We stopped again at Sam's for the night, but were met with papers that said we couldn't stay there anymore because of some town ordinance. So we returned to Pioneer Village for the night.
An art studio featuring pressed flowers:
Wednesday, August 10 - Creamers Field
Wednesday is Farmer's market day in Fairbanks, but when we arrived, we found out it opened at 11 am! So we drove down College to a field that was once a dairy, but now owned by Alaska Fish and Game. The field had many sand hill cranes and Canada geese as well as hundreds of ducks of all kinds. We took a hike on a trail behind the barns that led us to a bird banding station (remember the one we saw at Teslin in the Yukon?). We watched as they measured and banded a Swainson's thrush.
We returned to the Farmer's market where there were dozen of cars and people selling all sorts of stuff, including baked goods and vegetables. We were amazed at the quality of the locally grown vegetables.
El Dorado Gold Mine
In the afternoon, we took a tour of the El Dorado Gold Mine. That's us panning for gold at the mine. The gold in the pan is not what we got for our efforts, but some of the gold that was retrieved in a demonstration of a modern sluice operation. Can you see the gold nuggets on this lady's necklace? She was also wearing another gold necklace and earrings with more gold rocks! She is the owner, with her husband, of the gold mine.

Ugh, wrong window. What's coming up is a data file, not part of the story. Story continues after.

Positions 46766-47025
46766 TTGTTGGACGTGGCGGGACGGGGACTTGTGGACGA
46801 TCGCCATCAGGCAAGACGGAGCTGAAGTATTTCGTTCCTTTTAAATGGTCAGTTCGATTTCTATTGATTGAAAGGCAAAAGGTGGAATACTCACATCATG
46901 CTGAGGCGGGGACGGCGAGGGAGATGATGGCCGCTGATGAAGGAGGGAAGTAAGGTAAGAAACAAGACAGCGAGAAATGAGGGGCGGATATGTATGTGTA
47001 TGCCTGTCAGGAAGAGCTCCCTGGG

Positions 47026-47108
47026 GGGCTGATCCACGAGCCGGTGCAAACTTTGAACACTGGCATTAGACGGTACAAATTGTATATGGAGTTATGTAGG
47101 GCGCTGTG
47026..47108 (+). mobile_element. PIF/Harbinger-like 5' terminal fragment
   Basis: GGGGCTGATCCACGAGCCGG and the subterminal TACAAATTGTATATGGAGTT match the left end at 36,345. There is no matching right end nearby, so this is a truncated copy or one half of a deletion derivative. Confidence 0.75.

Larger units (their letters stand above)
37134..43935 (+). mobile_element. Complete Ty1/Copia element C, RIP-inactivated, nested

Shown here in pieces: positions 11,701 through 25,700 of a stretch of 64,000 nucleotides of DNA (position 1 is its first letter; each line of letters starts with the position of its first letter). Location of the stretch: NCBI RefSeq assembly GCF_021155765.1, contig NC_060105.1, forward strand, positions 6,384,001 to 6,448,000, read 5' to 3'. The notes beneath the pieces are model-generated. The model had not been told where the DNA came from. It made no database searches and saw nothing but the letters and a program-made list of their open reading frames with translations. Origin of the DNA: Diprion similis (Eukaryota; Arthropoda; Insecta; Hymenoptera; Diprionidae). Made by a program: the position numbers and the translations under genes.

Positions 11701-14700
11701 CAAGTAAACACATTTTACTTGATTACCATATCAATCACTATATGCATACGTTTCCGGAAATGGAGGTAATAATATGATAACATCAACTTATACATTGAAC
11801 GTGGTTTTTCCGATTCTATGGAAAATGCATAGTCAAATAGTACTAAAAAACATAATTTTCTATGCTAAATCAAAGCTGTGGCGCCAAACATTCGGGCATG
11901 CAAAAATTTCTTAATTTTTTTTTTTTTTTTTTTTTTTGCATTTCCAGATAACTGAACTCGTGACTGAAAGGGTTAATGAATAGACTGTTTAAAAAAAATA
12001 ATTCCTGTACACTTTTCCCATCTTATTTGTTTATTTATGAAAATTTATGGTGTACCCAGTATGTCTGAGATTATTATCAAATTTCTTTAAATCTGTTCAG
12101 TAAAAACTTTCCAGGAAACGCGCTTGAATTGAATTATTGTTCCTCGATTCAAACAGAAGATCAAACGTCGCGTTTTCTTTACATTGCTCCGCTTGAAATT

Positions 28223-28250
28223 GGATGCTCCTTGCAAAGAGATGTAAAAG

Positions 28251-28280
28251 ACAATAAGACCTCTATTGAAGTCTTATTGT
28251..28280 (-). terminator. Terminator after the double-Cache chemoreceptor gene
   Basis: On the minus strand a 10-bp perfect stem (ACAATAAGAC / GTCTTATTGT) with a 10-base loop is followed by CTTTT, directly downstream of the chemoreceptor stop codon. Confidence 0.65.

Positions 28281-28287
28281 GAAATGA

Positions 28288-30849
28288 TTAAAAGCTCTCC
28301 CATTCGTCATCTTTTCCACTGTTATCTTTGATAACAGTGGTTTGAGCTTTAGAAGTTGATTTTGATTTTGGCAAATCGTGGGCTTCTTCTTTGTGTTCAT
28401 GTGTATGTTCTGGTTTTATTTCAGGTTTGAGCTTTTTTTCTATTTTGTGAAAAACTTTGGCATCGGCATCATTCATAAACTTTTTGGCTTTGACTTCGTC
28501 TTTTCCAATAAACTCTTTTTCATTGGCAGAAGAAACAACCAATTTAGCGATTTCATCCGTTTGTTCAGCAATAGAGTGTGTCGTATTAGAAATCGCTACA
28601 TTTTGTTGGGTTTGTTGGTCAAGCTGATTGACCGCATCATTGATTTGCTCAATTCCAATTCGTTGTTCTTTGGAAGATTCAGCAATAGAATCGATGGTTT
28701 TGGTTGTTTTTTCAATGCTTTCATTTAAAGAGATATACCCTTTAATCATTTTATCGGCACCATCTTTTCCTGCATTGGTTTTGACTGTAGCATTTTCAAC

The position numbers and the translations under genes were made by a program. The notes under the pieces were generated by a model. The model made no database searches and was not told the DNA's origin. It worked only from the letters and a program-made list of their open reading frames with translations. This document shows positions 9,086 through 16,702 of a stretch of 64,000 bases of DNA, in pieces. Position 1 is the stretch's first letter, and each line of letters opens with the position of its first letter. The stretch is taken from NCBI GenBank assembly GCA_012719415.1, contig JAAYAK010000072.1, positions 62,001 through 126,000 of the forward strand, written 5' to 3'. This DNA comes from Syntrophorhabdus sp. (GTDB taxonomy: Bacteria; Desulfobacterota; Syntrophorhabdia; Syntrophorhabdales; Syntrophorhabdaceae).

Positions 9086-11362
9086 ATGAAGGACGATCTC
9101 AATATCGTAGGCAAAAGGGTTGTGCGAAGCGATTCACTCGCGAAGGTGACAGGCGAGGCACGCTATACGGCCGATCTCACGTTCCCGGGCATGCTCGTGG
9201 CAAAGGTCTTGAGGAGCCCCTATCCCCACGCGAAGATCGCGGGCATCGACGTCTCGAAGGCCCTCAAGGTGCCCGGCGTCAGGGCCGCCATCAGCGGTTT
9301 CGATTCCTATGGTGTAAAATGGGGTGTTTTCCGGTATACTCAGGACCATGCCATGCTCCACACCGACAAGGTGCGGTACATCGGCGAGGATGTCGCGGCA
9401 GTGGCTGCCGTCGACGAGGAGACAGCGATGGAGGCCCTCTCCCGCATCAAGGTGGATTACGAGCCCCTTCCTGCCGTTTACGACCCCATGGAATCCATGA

After all of this excitement, we decided to try our luck at a public claim near a monument (called Pedro's Monument) honoring the first man to find gold in this area. No such luck...not even some gold dust! When we returned to Sam's, we found out that the city had decided to enforce an ordinance prohibiting overnight parking at places like Sam's. We moved to the Pioneer Park parking lot where we were legal for $10 a night. Oh, well. That's the life of a gypsy!
No, that wasn't our pan. Just a display!
Thursday, August 11
RJ, the lady that Patty was to meet about painting lessons, she was sick today, so Patty couldn't get together with her.
We decided to go to the Tanana Valley State Fair. Those are record sized vegetables, a 752 pound pumpkin and a 60 pound zucchini! We stayed most of the day, checking out the exhibits, demonstrations and the midway. It was a nice fair, and quite warm (over 80 degrees), though cloudy and smoky because of a fire in the interior. The Fairbanks newspaper the next day called it a Heat Wave!
All day, we had been talking about when we should head back south and perhaps have some time for other National Parks like Jasper and Banff in Canada, and Yellowstone and the Tetons in the U.S. At 5:30 or so, we decided we didn't need to see any more of this area, so we got on the road towards Delta Junction (south) and stopped in a pull out about 65 miles out of town. It was getting progressively smoky because of some forest fires somewhere near Eagle, and visibility was down to about 1/2 mile.